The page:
How the coronavirus pandemic affects the census count in central New York
The coronavirus pandemic couldn’t have come at a worse time for those involved in the 2020 Census. The pandemic wreaked havoc on plans for the every-ten-year population count.
It was just a year ago that census organizers in Syracuse kicked off plans to count central New Yorkers, focusing on populations that are traditionally undercounted. But by March plans for things like large scale public events, census computers in libraries and door-to-door canvassing were dashed as central New York shut down due to the coronavirus pandemic according to Syracuse Census Coordinator Tori Russo.
"The plans we had in place we were told were not allowed to happen right now," Russo said. "Additionally, a lot of our partners are grassroots organizations, and they immediately turn their focus to emergency response."
For example, dozens of special ambassadors were hired to go door-to-door to help people fill out the census form.
"It seemed unethical to ask people to go to door to door especially at the start of this, so we had to adapt the program and had people doing a lot of different activities," Russo said.
One of the biggest problems with the timing is evident in the location where the fewest people have responded to the census in Syracuse: neighborhoods that border of Syracuse University. That’s because the census is meant to count people where they live on April 1, and by then most of the SU students who lived off campus were long gone.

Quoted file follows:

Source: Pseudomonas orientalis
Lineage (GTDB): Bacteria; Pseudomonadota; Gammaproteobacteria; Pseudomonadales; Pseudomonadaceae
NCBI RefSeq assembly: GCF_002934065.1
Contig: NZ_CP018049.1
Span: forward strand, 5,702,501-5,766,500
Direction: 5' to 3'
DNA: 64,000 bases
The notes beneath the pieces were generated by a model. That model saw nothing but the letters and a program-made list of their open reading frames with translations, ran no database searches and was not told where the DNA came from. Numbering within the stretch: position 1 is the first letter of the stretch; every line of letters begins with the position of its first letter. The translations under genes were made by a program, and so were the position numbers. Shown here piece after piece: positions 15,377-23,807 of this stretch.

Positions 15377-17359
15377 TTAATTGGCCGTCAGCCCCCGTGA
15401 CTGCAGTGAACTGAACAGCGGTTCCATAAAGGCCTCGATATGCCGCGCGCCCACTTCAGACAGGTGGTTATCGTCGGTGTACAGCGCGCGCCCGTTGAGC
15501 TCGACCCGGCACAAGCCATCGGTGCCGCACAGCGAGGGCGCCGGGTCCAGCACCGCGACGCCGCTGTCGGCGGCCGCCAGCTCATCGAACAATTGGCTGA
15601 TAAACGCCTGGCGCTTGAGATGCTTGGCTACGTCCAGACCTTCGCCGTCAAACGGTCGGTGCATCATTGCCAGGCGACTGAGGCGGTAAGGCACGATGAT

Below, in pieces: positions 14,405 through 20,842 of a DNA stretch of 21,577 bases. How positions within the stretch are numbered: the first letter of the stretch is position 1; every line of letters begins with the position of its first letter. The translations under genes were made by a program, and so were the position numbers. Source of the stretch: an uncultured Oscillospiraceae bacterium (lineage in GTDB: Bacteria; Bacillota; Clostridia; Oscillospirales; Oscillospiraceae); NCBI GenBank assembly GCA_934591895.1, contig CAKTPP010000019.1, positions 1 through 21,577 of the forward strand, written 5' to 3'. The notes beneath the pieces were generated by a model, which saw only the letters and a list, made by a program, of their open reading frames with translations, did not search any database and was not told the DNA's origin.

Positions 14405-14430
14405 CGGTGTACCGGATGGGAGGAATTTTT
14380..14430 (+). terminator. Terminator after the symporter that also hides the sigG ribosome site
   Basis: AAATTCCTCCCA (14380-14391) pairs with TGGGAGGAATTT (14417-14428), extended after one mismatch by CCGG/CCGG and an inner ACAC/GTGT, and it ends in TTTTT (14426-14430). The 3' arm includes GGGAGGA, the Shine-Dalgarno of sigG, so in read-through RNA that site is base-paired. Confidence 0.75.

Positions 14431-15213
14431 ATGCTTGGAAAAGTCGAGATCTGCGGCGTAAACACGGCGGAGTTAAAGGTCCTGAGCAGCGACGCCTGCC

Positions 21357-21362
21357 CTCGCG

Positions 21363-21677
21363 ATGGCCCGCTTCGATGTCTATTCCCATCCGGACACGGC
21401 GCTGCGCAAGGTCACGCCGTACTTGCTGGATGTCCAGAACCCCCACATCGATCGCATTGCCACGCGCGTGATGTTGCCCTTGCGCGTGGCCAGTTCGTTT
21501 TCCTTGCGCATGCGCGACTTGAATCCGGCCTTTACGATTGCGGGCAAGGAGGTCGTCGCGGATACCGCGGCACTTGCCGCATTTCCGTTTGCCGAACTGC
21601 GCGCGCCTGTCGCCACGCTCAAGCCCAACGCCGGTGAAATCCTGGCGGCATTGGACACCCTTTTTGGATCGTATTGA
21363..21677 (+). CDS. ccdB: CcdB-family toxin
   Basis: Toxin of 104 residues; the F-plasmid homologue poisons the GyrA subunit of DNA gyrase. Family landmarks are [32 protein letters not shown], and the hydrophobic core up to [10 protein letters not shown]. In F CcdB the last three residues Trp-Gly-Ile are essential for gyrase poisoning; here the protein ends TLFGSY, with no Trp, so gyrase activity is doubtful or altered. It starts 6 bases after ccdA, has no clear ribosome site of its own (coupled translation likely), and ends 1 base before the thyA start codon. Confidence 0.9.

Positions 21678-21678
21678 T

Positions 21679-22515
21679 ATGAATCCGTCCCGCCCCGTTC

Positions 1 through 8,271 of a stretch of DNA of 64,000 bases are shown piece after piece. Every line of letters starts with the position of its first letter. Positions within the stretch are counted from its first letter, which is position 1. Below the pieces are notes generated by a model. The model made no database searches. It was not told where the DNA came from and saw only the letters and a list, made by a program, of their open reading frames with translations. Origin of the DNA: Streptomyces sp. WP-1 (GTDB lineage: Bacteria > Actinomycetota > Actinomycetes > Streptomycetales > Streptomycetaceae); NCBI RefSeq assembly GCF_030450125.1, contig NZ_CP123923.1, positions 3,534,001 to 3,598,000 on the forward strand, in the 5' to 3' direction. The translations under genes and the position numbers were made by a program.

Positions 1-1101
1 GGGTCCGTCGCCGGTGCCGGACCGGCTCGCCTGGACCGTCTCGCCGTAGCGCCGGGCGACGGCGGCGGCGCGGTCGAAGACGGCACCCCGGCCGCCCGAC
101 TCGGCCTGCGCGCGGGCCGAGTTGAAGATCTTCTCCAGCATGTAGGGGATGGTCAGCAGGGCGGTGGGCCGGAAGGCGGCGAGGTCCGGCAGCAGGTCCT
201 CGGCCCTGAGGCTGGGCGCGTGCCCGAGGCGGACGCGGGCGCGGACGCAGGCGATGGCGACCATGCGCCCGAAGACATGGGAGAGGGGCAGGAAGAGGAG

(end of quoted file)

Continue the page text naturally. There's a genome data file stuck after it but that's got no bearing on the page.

So the Census Bureau has had to do something it hadn’t planned: get administrative information from colleges and universities identifying off-campus students, according to the Census Bureau’s New York Regional Director Jeff Behler.
"So right now we’re contacting colleges and universities that have an off-campus population to see if they have administrative data for those student who lived off campus," Behler said. "We’re going to be knocking on apartment doors to reach out to apartment managers. Can they give us basic information? How many people lived in that apartment last April?"
There is a big census push this week across the state, with local activities and social messaging campaigns. And then on Monday, Behler says 2,400 enumerators will begin knocking on doors of individuals across central New York who haven’t filled out the census questionnaire. Behler says despite the challenges of the pandemic, he believes the government will get an accurate count of how many people live in Syracuse and central New York.
"If you would have told me the City of Syracuse would be at a 50% self response rate but we took away the ability for partners to bring people together, to education them, to motivate them, to give them the resources they need to fill out the census, I would have never thought we would have gotten there, but we have,” Behler said.
Census numbers determine how billions in federal funding is spent, as well as how many seats in Congress each state gets.
Correction: An ealier version of this story misspelled Jeff Behler's name. We apologize for the error.